Postwar U.S. Business Cycles: An Empirical Investigation

By Hodrick, Robert J.; Prescott, Edward C. | Journal of Money, Credit & Banking, February 1997 | Go to article overview

Postwar U.S. Business Cycles: An Empirical Investigation


Hodrick, Robert J., Prescott, Edward C., Journal of Money, Credit & Banking


We propose a procedure for representing a time series as the sum of

a smoothly varying trend component and a cyclical component. We

document the nature of the comovements of the cyclical

components of a variety of macroeconomic time series. We find

that these comovements are very different than the corresponding

comovements of the slowly varying trend components.

The purpose of this article is to document some features of aggregate economic fluctuations sometimes referred to as business cycles. The investigation Uses quarterly data from the postwar U.S. economy. The fluctuations studied are those that are too rapid to be accounted for by slowly changing demographic and technological factors and changes in the stocks of capital that produce secular growth in output per capita.

As Lucas (1981) has emphasized, aggregate economic variables in capitalist economics experience repeated fluctuations about their long-term growth paths. Prior to Keynes' General Theory, the study of these rapid fluctuations, combined with the attempt to reconcile the observations with an equilibrium theory, was regarded as the main outstanding challenge of economic research. Although the Keynesian Revolution redirected effort away from this question to the one of determining the level of output at a point in time in disequilibrium, the failure of the Keynesian Theory in the 1970s has caused many economists to want to return to the study of business cycles as equilibrium phenomena. In their search for an equilibrium model of the business cycle, modern economists have been guided by the insights of Mitchell (1913) and others who have used techniques of analysis that were developed prior to the development of modern computers. The thesis of this paper is that the search for an equilibrium model of the business cycle is only beginning and that studying the comovements of aggregate economic variables using an efficient, easily replicable technique that incorporates our prior knowledge about the economy will provide insights into the features of the economy that an equilibrium theory should incorporate.

This study should be viewed as documenting some systematic deviations from the restrictions upon observations implied by neoclassical growth theory.(1) Our statistical approach does not utilize standard time series analysis. Our prior knowledge concerning the processes generating the data is not of the variety that permits us to specify a probability model as required for application of that analysis. We proceed in a more cautious manner that requires only prior knowledge that can be supported by economic theory. The maintained hypothesis, based upon growth theory considerations, is that the growth component of aggregate economic time series varies smoothly over time. The sense in which it varies smoothly is made explicit in section 1.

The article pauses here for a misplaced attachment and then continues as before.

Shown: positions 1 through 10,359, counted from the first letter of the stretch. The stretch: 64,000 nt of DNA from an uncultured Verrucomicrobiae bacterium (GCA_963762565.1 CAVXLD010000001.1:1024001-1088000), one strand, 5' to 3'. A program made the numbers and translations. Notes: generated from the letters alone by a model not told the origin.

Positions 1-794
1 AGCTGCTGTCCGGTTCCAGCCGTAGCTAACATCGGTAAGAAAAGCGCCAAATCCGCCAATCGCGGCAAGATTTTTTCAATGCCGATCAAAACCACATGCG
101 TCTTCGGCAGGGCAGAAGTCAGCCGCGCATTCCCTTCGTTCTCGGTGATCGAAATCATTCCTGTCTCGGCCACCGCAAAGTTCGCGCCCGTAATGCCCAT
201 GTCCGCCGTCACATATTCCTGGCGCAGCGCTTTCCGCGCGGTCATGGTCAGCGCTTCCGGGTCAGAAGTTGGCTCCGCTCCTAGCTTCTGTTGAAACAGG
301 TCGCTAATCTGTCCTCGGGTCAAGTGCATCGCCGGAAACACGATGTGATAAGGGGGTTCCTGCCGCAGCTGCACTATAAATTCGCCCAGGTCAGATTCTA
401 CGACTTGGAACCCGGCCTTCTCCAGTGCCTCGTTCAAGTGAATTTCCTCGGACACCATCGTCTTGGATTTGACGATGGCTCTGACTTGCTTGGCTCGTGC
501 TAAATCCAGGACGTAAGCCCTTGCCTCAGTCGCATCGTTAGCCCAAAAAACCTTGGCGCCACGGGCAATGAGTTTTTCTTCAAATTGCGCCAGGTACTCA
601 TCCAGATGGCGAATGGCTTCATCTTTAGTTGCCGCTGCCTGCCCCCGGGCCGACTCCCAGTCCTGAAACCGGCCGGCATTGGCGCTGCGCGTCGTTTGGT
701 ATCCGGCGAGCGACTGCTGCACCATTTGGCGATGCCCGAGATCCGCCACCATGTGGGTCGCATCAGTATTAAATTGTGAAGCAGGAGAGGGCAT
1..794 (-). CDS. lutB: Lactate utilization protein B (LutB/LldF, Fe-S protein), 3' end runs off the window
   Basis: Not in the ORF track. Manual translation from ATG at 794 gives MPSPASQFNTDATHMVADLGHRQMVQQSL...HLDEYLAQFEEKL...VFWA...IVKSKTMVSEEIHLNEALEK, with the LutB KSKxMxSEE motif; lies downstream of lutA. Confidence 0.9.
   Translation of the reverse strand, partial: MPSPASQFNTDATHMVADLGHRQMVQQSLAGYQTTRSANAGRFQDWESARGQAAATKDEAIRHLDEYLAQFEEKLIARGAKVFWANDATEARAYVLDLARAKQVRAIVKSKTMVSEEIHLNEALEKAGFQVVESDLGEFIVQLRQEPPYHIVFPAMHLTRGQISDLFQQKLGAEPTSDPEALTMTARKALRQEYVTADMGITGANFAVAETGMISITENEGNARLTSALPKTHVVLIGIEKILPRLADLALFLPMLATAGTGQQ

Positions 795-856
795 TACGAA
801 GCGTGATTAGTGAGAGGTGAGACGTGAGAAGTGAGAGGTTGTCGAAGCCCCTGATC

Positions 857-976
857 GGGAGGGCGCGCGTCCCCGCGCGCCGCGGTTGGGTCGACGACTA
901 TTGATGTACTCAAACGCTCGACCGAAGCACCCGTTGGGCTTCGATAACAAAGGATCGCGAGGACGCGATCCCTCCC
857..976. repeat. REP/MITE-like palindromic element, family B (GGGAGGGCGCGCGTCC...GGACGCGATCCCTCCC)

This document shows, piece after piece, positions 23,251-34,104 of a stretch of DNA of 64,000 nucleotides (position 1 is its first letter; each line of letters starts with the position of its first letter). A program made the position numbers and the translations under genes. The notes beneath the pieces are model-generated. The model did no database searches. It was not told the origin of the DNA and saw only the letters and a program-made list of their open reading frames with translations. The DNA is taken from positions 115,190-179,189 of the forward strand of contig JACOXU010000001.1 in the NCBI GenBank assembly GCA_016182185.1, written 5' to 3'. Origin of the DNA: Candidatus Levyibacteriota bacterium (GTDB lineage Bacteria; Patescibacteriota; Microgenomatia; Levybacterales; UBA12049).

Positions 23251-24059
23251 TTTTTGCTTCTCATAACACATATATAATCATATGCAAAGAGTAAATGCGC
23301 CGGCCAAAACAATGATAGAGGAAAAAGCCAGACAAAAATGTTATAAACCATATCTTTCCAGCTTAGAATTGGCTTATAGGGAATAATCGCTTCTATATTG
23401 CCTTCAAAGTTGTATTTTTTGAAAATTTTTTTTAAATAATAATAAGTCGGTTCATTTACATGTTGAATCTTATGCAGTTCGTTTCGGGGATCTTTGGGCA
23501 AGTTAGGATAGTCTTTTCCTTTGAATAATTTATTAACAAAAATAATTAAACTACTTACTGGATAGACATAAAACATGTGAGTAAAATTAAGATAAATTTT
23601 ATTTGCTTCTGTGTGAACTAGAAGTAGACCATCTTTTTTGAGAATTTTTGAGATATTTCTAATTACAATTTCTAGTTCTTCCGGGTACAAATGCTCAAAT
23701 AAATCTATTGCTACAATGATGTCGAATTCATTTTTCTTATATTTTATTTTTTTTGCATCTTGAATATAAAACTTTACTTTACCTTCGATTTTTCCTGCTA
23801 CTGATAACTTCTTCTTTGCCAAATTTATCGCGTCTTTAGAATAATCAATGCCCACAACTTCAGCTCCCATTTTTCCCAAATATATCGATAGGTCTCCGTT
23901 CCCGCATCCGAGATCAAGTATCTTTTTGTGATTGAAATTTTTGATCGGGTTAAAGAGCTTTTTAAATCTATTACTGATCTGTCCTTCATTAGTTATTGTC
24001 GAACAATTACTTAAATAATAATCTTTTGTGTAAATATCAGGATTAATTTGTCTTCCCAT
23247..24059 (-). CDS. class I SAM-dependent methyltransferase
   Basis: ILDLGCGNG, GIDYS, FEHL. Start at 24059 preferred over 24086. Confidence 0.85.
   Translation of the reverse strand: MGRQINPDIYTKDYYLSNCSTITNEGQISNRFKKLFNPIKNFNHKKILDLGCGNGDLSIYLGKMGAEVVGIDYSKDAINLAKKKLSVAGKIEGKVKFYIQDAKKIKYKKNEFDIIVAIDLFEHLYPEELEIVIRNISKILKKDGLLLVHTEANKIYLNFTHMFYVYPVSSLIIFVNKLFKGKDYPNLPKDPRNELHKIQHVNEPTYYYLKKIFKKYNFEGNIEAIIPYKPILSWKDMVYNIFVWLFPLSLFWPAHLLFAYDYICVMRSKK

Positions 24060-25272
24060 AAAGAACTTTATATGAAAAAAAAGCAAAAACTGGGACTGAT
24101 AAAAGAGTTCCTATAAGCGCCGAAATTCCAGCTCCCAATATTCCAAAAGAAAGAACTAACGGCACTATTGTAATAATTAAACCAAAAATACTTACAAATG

We find that the nature of the comovements of the cyclical components of macroeconomic time series are very different from the comovements of the slowly varying components of the corresponding variables. Growth is characterized by roughly proportional growth in (per capita) output, investment, consumption, capital stock and productivity (output per hour), and little change in the hours of employment per capita or household. In contrast, the cyclical variations in output arise principally as the result of changes in cyclical hours of employment and not as the result of changes in cyclical productivity or capital stocks. In the case of the cyclical capital stocks in both durable and nondurable manufacturing industries, the correlation with cyclical output is even negative. Another difference is in the variability of components of aggregate demand. Cyclical consumption varies only one-half and investment three times as much as does cyclical output.

Section 2 presents our findings regarding the comovements of these series with the cyclical component of real GNP, as well as an examination of the cyclical components of prices, interest rates, and nominal and real money balances.

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